I’m glad I didn’t read Mansfield Park first out of Austen’s novels because it seriously might have turned me off the rest. Fortunately I know that she’s equally capable of turning out well-rounded, interesting characters as well. In spite of everything, I didn’t completely hate reading MP. I still really enjoy the language of it, and I appreciate Austen’s skillful mode of expression, even when what she’s expressing isn’t especially to my taste. I just hope that next time around I like the actual story and characters a little better.

1 comment:

  1. What a very nice thought you have here. I myself have wonderful memories of InuYasha last year (2010) . . .and the first English dubbed episode I watched was episode 5 . . I told myself that if I I watched a single episode. ...I knew my curiosity wouldn't stop /.. so I turned off the television. .but then the weekends drop by and the anime was replayed from episode 5 until episode 9 . . . .and immediately, the story or anime catched my attention . . .it was a very interesting anime . I was following it . .and we both know that on the first season of InuYasha . . the bond between the protagonists are not as much strong as they are in the end. . .and then I recalled . the first episode I watched in Filipino dubbed on my childhood days . . .it was episode 140 . and back then. ..I wondered why a lot this so called anime InuYasha is very popular and has a strong sense to the youth . . . watching that episode didn't gave me any hints about my question . . .until I continuously watched the episodes until season 2 (where InuYasha and Kagome's bond had started . . (episode 48) .. ) I became addicted not just on the anime itself created by Ms. Rumiko and VizMedia . ... . I also became addicted to the managa. .when I told reached somewhere on season 3 where there are so many fillers . I decided to read the managa FROM the beginning . .it was a hard task .I had to read it almost 24/7 just to finish reading the online graphic novels . .my computer's not that fast in downloading stuff . so I had to wait for minutes . .sometimes. the page won't even appear and it pisses me off . instead of reading the correct story line .I managed to read from page 6 . .to page 5 . so sometimes. it's confusing . .but to tell you . ..I completely agree that the manga is way better than the anime. . .for me, it's because it's the original story-telling of the author . .sure Ms. Rumiko was one of the staff in creating the anime but still. . .her individual works are at its best already just on a piece of paper . ..and then .. I read the entire manga online for 6-7 days . non-stop . ..and then . throughout every chapter .I analyzed the story . . I analyzed each characters and compared their behaviours against the anime . .Kikyo's behavior in the manga were less bitchy than in the anime . . she was tored apart in the anime . (episode 47 . with the knife (that was not in the managa . and there were more sweet talks in the manga than in the anime between her and InuYasha . . )) . . .after reading the manga . I finished the anime . .even the Final act. ..I can't wait to watch it in American dubbed . I managed to watch only a few episodes of the English dubbed anime of the Final Act you see. .just like you say . it's the memories that kept me coming back to this obsession. (even if only a year has just passed getting to know the InuYasha companion)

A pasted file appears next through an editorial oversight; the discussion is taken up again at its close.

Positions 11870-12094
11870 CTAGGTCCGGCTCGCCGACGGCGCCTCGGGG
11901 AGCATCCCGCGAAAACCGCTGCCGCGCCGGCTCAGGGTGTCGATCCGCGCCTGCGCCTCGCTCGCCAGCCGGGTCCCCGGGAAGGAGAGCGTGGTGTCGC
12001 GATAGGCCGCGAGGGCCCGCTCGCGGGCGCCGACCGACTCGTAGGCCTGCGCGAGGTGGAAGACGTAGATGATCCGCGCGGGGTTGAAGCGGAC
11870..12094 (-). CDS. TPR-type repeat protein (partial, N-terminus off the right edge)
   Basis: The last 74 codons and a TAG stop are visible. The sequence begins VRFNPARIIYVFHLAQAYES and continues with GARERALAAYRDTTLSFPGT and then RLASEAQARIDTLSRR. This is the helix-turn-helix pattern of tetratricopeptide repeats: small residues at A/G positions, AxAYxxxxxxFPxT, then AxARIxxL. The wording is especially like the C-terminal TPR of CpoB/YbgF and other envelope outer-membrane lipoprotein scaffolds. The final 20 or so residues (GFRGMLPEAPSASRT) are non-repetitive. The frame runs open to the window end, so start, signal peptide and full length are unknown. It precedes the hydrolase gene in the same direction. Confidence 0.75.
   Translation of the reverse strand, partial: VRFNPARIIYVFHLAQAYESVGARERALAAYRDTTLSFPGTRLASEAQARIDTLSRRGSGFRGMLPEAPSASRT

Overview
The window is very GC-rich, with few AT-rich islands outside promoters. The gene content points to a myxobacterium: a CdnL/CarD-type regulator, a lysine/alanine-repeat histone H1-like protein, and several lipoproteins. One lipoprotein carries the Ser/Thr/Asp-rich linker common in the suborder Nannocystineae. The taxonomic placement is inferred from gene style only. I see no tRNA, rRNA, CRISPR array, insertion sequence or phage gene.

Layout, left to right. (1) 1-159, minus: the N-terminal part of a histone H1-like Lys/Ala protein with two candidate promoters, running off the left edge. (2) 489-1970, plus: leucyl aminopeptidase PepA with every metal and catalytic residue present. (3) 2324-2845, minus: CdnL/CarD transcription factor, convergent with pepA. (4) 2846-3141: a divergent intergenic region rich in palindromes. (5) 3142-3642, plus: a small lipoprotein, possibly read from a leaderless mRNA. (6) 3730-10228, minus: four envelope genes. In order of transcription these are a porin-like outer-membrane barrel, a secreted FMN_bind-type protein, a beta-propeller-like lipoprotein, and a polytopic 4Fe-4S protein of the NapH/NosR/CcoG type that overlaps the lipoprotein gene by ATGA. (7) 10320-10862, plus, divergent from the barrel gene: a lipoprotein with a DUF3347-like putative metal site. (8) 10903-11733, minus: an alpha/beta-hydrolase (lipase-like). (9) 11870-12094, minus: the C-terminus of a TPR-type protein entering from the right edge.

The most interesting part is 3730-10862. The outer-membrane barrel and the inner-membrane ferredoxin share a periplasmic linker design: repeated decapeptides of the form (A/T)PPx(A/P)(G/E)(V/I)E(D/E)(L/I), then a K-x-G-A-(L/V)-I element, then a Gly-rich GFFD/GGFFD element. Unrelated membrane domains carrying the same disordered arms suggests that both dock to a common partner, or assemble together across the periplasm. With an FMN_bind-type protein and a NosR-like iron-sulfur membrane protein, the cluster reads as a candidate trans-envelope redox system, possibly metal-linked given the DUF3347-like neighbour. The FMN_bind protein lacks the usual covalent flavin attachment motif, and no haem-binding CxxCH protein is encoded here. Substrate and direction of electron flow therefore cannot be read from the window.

A very nice blog I must say . thanks for posting it .